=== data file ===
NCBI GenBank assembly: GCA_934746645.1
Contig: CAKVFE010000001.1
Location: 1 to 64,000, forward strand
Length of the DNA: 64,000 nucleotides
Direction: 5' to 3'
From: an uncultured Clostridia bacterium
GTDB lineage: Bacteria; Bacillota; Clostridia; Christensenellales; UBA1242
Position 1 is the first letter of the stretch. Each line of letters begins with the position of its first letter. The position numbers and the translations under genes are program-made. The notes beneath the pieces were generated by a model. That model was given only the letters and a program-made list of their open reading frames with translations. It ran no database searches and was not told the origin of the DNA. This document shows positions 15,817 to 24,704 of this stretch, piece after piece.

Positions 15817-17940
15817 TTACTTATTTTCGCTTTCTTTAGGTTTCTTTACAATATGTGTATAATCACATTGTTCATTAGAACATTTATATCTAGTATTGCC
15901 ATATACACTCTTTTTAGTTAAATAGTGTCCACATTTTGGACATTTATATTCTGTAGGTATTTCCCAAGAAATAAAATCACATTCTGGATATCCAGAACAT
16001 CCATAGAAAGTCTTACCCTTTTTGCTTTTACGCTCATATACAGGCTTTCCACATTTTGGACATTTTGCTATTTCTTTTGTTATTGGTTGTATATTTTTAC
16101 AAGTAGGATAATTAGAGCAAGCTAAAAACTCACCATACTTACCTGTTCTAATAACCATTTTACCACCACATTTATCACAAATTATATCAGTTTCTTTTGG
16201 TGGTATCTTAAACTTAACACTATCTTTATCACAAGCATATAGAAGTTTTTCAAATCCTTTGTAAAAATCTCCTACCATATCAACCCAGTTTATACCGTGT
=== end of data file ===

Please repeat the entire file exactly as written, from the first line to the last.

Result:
NCBI GenBank assembly: GCA_934746645.1
Contig: CAKVFE010000001.1
Location: 1 to 64,000, forward strand
Length of the DNA: 64,000 nucleotides
Direction: 5' to 3'
From: an uncultured Clostridia bacterium
GTDB lineage: Bacteria; Bacillota; Clostridia; Christensenellales; UBA1242
Position 1 is the first letter of the stretch. Each line of letters begins with the position of its first letter. The position numbers and the translations under genes are program-made. The notes beneath the pieces were generated by a model. That model was given only the letters and a program-made list of their open reading frames with translations. It ran no database searches and was not told the origin of the DNA. This document shows positions 15,817 to 24,704 of this stretch, piece after piece.

Positions 15817-17940
15817 TTACTTATTTTCGCTTTCTTTAGGTTTCTTTACAATATGTGTATAATCACATTGTTCATTAGAACATTTATATCTAGTATTGCC
15901 ATATACACTCTTTTTAGTTAAATAGTGTCCACATTTTGGACATTTATATTCTGTAGGTATTTCCCAAGAAATAAAATCACATTCTGGATATCCAGAACAT
16001 CCATAGAAAGTCTTACCCTTTTTGCTTTTACGCTCATATACAGGCTTTCCACATTTTGGACATTTTGCTATTTCTTTTGTTATTGGTTGTATATTTTTAC
16101 AAGTAGGATAATTAGAGCAAGCTAAAAACTCACCATACTTACCTGTTCTAATAACCATTTTACCACCACATTTATCACAAATTATATCAGTTTCTTTTGG
16201 TGGTATCTTAAACTTAACACTATCTTTATCACAAGCATATAGAAGTTTTTCAAATCCTTTGTAAAAATCTCCTACCATATCAACCCAGTTTATACCGTGT